It is clear that for agriculture to become more sustainable, not only production but also consumption, i.e. people’s diets, must change. In a working paper, researchers from the Oeko-Institut developed policy recommendations for a transformation of communal catering. This area can be seen as a “system lever”, as it is often under the direct influence of public procurement. Moreover, it is here that different age groups, especially children and young people, can come into contact with a sustainable offering.
The researchers identified the following key points as goals for the intended transformation of communal catering:
- Reduction in the proportion of animal products offered in communal catering, e.g. compliance with the German Nutrition Society (DGE) recommendations with regard to meat consumption.
- Increase in attractive and tasty meat-free alternatives offered in communal catering.
- Increase in the proportion of sustainably produced food offered in communal catering facilities; this includes, in particular, organic foods and animal products from farming systems with high animal welfare standards
- Reduction in food waste
- By means of the food they offer, community catering facilities contribute to consumers (re)valuing sustainably produced food.
The researchers also identified barriers to the implementation of more sustainable catering in communal facilities and formulated recommended actions for the federal and regional levels.
Public procurement: Putting the spotlight on biodiversity
As part of the research project titled “Biodiversity Criteria in Procurement II”, scientists at the Oeko-Institut addressed the question as to how the issue of nutrition with a view to conserving biodiversity and ecosystem services could be taken into account when awarding public contracts for food and catering services. As part of this project, the available findings on selected biodiversity criteria were revised and expanded, and recommended actions for practical implementation in public procurement were presented.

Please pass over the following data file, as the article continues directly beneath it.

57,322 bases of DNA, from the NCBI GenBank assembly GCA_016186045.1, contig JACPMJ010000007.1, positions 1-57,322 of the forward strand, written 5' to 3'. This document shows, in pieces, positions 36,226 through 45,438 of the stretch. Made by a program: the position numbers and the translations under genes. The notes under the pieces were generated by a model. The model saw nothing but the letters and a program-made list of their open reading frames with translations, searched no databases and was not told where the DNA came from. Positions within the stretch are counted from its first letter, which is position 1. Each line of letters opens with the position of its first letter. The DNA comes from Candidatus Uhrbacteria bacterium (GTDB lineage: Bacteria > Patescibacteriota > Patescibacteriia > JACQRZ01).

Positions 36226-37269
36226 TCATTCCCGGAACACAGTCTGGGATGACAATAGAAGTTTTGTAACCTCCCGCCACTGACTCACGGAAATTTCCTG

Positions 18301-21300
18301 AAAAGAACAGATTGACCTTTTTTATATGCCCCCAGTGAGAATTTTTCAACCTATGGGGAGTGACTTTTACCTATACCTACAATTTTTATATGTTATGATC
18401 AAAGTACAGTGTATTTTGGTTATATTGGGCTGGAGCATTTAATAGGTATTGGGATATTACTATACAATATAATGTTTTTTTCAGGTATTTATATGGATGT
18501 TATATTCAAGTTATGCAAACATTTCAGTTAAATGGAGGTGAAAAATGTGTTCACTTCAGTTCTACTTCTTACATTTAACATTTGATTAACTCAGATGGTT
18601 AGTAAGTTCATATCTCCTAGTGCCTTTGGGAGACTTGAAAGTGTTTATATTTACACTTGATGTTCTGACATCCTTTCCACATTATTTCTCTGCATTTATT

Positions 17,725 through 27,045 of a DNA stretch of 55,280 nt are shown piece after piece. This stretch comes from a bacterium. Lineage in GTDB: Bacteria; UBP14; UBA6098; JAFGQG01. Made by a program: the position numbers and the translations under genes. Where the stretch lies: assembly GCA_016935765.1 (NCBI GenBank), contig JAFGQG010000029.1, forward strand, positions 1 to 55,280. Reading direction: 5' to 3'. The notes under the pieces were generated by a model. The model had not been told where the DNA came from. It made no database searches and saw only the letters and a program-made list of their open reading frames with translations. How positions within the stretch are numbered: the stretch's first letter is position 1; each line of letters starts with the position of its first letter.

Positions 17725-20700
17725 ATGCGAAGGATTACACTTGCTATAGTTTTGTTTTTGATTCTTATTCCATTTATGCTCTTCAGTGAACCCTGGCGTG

The results are set out in such a way that they may be incorporated directly into administrative regulations under public procurement law. They provide for tangible substantive requirements for public procurement items, compliance with which enables the state, in its function as a role model, to verifiably establish a nature-friendly federal procurement system. In principle, the key approaches can be transferred directly to the area of private consumption.
- Purchasing food the production of which resulted in a lower environmental impact.
- Purchasing food the production of which does not destroy ecosystems that are important for biodiversity conservation (e.g. subtropical or tropical primary forests, mangrove forests).
- Implementation of measures to reduce food waste as much as possible, and thus reduce overproduction of food.
- Implementation of measures designed to reduce the use of foods of animal origin.
Oeko-Institut research project “Biodiversitätskriterien in der Beschaffung II – Weiterentwicklung und praxisbezogene Konkretisierung von Biodiversitätskriterien in ausgewählten Produktgruppen der öffentlichen Beschaffung des Bundes” [Biodiversity Criteria in Public Procurement II – Further development and practical concretisation of biodiversity criteria in selected public procurement product groups of the German Federal Government] commissioned by the Federal Environment Ministry (BMU)
Short study “Quantifizierung von Maßnahmenvorschlägen der deutschen Zivilgesellschaft zu THG-Minderungspotenzialen in der Landwirtschaft bis 2030” [Quantification of measures proposed by German civil society to harness GHG mitigation potential in agriculture by 2030]
Oeko-Institut project “Überprüfung der Ressourceneffizienz von Ökolebensmitteln anhand des Product Environmental Footprint und Einordnung in eine Nachhaltigkeitsstrategie (Oeko-PEF)” [Verification of the resource efficiency of organic foods by means of the Product Environmental Footprint, and integration into a sustainability strategy]
Blog post “Eine Welt ohne Hunger“ [A world without hunger] on the Oeko-Institut blog